Neil Ferguson denies stepping over the line when advising Government in pandemic
Professor Neil Ferguson, whose Covid modelling was instrumental to the UK going into lockdown, has denied stepping “over the line” and telling ministers they needed to shut down.
The scientist, who is director of the school of public health at Imperial College London and was a member of the Scientific Advisory Group for Emergencies (Sage) during the pandemic, was asked repeatedly during the Covid inquiry on Tuesday about why he had not given bigger warnings in early 2020 over the potential death toll.
He was also asked by the inquiry’s lead counsel, Hugo Keith KC, whether, despite his best endeavours, he had become involved “in the determination of policy”.
Prof Ferguson (pictured) replied: “I know I’m very much associated with a particular policy…but the reality was a lot more complex.
“I don’t think I stepped over that line to say ‘we need to do this now’.
“What I tried to do was, at times – which was stepping outside the scientific advisory role – to try and focus people’s minds on what was going to happen and the consequences of current trends.”
Imperial College produced a wide range of models during the Covid pandemic.
One suggested that in the worst-case scenario, 65,000 Britons could die, while another suggested 500,000 would die if no action was taken to tackle the spread of the virus.
The inquiry also heard that England’s Chief Medical Officer Sir Chris Whitty was “hoping it won’t be as bad as we say” days before the UK went into lockdown.
Prof Ferguson, who apologised to the inquiry for breaching lockdown rules himself, suggested he grew increasingly alarmed in the weeks leading up to lockdown about the thinking in Government on what should be done.
In an email sent to fellow Sage members professors John Edmunds and Jeremy Farrar on March 13 2020 (10 days before lockdown), Prof Ferguson said he was “amazed” that Prof Whitty and then chief scientific adviser Sir Patrick Vallance had not appeared to ask NHS bosses if the NHS could cope with the numbers of sick people that would arise from Government policy.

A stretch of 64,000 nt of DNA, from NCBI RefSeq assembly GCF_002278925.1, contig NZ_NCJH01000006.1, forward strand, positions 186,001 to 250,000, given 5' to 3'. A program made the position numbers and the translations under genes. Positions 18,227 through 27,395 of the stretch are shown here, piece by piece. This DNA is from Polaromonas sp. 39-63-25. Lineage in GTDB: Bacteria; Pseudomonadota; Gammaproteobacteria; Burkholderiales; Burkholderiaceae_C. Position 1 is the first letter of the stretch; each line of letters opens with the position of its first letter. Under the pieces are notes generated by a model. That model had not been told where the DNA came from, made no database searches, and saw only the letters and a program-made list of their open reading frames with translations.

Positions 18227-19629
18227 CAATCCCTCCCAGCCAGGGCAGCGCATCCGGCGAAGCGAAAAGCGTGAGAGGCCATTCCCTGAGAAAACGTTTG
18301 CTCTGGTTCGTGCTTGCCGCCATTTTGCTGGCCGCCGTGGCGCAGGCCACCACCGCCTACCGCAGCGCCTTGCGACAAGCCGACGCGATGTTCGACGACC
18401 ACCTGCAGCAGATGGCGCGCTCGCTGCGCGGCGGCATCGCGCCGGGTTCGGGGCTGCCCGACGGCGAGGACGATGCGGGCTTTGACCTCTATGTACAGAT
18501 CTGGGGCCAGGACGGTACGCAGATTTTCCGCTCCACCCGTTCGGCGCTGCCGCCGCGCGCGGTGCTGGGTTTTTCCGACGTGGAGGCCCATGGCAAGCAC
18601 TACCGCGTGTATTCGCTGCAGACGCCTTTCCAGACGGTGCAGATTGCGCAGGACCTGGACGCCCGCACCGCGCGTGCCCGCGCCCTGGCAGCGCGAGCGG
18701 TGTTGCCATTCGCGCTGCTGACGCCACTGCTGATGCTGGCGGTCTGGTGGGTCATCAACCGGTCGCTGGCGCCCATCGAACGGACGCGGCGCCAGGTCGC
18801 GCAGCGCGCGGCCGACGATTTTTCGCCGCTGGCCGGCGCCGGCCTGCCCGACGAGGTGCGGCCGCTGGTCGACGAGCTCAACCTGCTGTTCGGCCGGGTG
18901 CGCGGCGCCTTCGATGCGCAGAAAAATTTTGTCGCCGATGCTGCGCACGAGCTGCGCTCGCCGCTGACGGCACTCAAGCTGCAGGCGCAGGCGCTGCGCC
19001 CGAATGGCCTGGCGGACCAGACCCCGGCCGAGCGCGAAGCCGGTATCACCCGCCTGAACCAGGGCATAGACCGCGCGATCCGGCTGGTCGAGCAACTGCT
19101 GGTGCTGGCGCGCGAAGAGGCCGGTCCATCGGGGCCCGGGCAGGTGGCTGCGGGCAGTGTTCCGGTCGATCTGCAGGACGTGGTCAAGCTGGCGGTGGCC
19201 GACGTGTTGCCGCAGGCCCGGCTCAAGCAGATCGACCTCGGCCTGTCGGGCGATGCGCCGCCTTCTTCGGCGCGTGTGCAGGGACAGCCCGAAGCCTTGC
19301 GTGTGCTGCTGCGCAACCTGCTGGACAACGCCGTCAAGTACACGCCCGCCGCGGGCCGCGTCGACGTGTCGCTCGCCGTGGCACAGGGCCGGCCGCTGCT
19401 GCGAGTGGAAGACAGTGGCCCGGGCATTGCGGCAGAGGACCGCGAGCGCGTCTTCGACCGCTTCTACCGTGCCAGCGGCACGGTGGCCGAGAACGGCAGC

At this point, the Government was still trying to contain the spread of the virus throughout the UK, though it did introduce public guidance to limit social contact a few days later.
In the email, Prof Ferguson further said he was modelling what would happen if schools shut and people worked from home and did not have a social life outside their home.
He told his colleagues he thought the previous day’s Sage meeting had got “the message” across, adding: “I still think part of the issue is Chris is hoping it won’t be as bad as we say.”
Mr Keith asked him about the email during questioning,
Prof Ferguson replied that he had been reinforcing support for the “estimates we were coming up with” and “Chris was naturally more conservative…and they were uncertain estimates.”
Asked about an earlier Sage meeting on March 5 and why he did not warn the Government then that a crisis was coming, he said: “It is not minuted … But that was about the time where both John Edmunds and myself got concerned about the slight air of unreality of some of the discussions and did start talking in the margins to members, well let’s say Government attendees at Sage, saying ‘do know what this is going to be like?’”
Prof Ferguson was further pressed about thinking in the middle of March before lockdown.
“I wasn’t actually aware of what the Government was considering or wasn’t considering at the time,” he said.
“I mean, in terms of what was going on within Cobra, I had no visibility of Cobra…
“There was a complete Chinese wall between Sage and Cobra so it was not as if Sage meetings started with a readout from Cobra about what the Government were thinking and planning to do.
“We had almost no visibility in fact, in terms of operational planning.
“It wasn’t clear for instance, that exceeding healthcare… NHS capacity.. was an absolute red line, really, until I would argue, the 14th of March, in terms of what we had been had been communicated to us as independent members of Sage.”
He said if he were to “put it in my recommendations for learning lessons for the future, the artificial divide between scientific advice and then operational planning and response was a hindrance”.
He added: “We have very little visibility of what was going on in terms of preparedness within Government. I would occasionally at the margins of Sage meetings hear a little, but nothing definitive.
“I think even more so was the lack of visibility of what Government red lines were, what were the absolute constraints that policies had to adhere to?
“I mean, red lines is one way of putting it – objectives would have been nice as well.”
Earlier, Prof Ferguson said the UK’s border control strategy in the early months of 2020 “was only ever going to prevent a small fraction of infected people coming into the country”.
He further agreed that measures adopted aimed at containing the virus in the early months of 2020 were never going to work.
The inquiry continues.
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